Customers started requesting sentiment analysis and other Natural Language Processing (NLP) functionality for Dutch approximately two years ago. But back then, we were still quite busy developing our NLP functionality for German, Spanish, and other major languages, so it’s been on the back burner – till now.
As Dutch is somewhat “in the middle” between English and German (both geographically and typologically) and since we have solid NLP functionality for those two languages, we realized porting our German NLP system to Dutch would be a solid option – no need to start the Dutch development from scratch. We hired a Dutch contractor who, with the help of the “architect” of the German dependency-syntax and sentiment-extraction rules, was tasked with “Netherlandizing” that system.
Porting in Practice
So what needs to change in a largely rule-based NLP system when it is ported from German to Dutch? Well, the morphological analyzer and part-of-speech tagger need to be changed because the orthographies of the two languages differ markedly. And the lexicons need to be translated and complemented with sentiment terms specific to Dutch (e.g., the very frequent kanker, whose original meaning is “cancer,” but which is now used similarly to the English f-word).
We drew mostly on the German rule resources, leaving the English ones aside for the most part, and we ported both English and German lexical resources to Dutch and combined the results.
Adapting the rules for syntactic analysis to take into account the main differences between the languages was essential. Between German and Dutch, the starkest differences are probably:
- The role that grammatical case plays in determining grammatical relations
- The relative order of verb forms in complex verb clusters
Grammatical Case Plays a Considerably Minor Role in Dutch
With regard to the former, Dutch is much closer to English than to German, i.e., instead of marking most noun phrases (NPs) for case, it does so almost exclusively for personal pronouns, and even there, it basically distinguishes only two grammatical cases (nominative and accusative/oblique) rather than four (nominative, genitive, dative, and accusative). As a result, NP-internal agreement plays a far more limited role in Dutch than in German, and the Dutch NP rules can be fewer in number and less complex than their German counterparts.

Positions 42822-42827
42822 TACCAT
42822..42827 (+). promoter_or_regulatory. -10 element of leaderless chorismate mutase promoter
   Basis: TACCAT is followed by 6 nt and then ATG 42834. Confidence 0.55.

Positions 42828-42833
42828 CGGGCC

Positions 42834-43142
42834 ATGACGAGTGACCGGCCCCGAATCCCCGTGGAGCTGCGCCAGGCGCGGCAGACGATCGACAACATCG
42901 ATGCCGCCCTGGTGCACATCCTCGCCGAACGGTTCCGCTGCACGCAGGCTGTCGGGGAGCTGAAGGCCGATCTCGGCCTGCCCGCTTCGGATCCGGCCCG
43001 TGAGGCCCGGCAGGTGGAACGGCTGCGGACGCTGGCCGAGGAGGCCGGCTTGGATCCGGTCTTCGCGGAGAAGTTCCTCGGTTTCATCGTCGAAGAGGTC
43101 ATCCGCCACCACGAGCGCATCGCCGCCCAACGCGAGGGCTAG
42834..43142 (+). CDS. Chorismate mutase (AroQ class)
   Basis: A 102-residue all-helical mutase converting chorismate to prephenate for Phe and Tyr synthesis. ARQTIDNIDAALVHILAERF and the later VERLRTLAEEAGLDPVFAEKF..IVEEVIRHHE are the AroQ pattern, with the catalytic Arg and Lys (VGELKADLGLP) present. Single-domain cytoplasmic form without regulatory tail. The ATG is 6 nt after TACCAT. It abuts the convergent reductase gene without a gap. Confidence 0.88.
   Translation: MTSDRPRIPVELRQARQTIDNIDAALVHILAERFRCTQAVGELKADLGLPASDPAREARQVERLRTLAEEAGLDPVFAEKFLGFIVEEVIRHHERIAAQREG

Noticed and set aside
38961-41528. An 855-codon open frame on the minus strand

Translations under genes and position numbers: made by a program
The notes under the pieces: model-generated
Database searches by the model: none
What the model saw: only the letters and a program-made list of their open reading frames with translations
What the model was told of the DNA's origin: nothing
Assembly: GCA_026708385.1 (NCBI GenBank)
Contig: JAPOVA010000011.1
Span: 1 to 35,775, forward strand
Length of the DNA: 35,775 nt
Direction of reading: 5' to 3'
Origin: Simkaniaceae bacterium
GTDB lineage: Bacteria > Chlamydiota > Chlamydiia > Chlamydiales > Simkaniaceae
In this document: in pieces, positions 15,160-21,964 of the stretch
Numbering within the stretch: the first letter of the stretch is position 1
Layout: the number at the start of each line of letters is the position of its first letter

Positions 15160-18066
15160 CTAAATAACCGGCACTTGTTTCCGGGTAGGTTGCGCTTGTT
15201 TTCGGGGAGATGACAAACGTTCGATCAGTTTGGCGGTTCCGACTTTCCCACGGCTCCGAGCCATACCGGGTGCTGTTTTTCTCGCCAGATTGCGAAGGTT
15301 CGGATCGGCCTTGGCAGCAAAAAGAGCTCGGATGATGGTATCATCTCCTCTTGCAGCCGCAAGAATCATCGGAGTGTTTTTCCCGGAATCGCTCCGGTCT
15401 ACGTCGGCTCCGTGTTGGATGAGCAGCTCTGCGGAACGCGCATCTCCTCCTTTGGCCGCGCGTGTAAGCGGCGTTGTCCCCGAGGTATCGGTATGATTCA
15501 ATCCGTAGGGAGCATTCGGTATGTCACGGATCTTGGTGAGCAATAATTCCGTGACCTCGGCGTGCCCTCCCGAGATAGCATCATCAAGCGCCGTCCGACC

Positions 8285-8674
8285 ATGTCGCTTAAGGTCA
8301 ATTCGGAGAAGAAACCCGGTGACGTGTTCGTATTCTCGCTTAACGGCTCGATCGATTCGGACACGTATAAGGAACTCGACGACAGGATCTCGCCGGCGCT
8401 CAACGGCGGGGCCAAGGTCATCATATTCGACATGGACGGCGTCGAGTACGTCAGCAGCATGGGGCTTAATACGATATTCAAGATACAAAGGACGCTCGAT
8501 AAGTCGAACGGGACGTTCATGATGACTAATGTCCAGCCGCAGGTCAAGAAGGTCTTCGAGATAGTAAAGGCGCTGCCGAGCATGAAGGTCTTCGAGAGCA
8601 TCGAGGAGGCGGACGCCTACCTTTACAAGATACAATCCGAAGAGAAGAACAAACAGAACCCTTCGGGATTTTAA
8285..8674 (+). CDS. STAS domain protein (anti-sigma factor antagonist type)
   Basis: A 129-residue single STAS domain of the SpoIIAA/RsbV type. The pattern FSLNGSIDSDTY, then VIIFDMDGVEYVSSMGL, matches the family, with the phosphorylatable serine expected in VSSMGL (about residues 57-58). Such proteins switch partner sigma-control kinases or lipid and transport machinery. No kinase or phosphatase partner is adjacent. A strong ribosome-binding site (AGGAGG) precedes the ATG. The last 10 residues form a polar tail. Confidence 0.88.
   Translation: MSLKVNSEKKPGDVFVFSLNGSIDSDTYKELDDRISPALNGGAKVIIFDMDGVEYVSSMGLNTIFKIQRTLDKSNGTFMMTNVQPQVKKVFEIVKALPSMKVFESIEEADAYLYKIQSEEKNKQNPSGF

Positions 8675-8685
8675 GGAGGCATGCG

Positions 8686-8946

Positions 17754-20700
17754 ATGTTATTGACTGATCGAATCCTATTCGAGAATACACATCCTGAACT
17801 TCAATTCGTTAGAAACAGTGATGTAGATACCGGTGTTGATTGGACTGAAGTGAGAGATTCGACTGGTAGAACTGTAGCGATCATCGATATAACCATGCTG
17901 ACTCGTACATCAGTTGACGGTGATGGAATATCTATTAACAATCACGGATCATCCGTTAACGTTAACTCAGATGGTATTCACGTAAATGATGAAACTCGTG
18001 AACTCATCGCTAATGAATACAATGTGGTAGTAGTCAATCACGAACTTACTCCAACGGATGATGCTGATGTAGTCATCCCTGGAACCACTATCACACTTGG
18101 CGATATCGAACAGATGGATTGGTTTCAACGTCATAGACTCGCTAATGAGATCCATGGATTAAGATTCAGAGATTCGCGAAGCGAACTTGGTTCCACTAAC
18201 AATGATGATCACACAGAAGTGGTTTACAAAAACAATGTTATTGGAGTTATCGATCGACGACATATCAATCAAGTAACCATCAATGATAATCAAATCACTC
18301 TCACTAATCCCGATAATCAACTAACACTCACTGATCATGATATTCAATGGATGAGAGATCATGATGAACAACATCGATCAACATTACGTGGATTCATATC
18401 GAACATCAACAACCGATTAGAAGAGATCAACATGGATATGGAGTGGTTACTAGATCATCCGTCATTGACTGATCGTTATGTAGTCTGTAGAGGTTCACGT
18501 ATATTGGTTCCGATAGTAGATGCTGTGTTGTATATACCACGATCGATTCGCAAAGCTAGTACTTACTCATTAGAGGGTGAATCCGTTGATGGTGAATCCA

Inversely, however, we had to refine the rules establishing grammatical relations, such as subject and object, because grammatical case can be used as evidence for a certain relation only in the case of pronouns and hence other criteria like linear order and semantic features, such as animacy, need to be exploited more heavily.
Example sentence (1) illustrates a typical Dutch sentence expressing sentiment. It also shows that Dutch is structurally extremely similar to German, exhibiting verb-final constituent order in subclauses like Als ze willen skypen and verb-second order in the main clause.
The only way in which the word order in this Dutch sentence differs from its German translation is the relative order in the verb cluster willen skypen, which would be skypen wollen in German. The syntactic analysis, as well as the positive sentiment frame that we extract from it, are shown in the graphic below.
|“If they want to skype, I will definitely recommend an iPhone.”|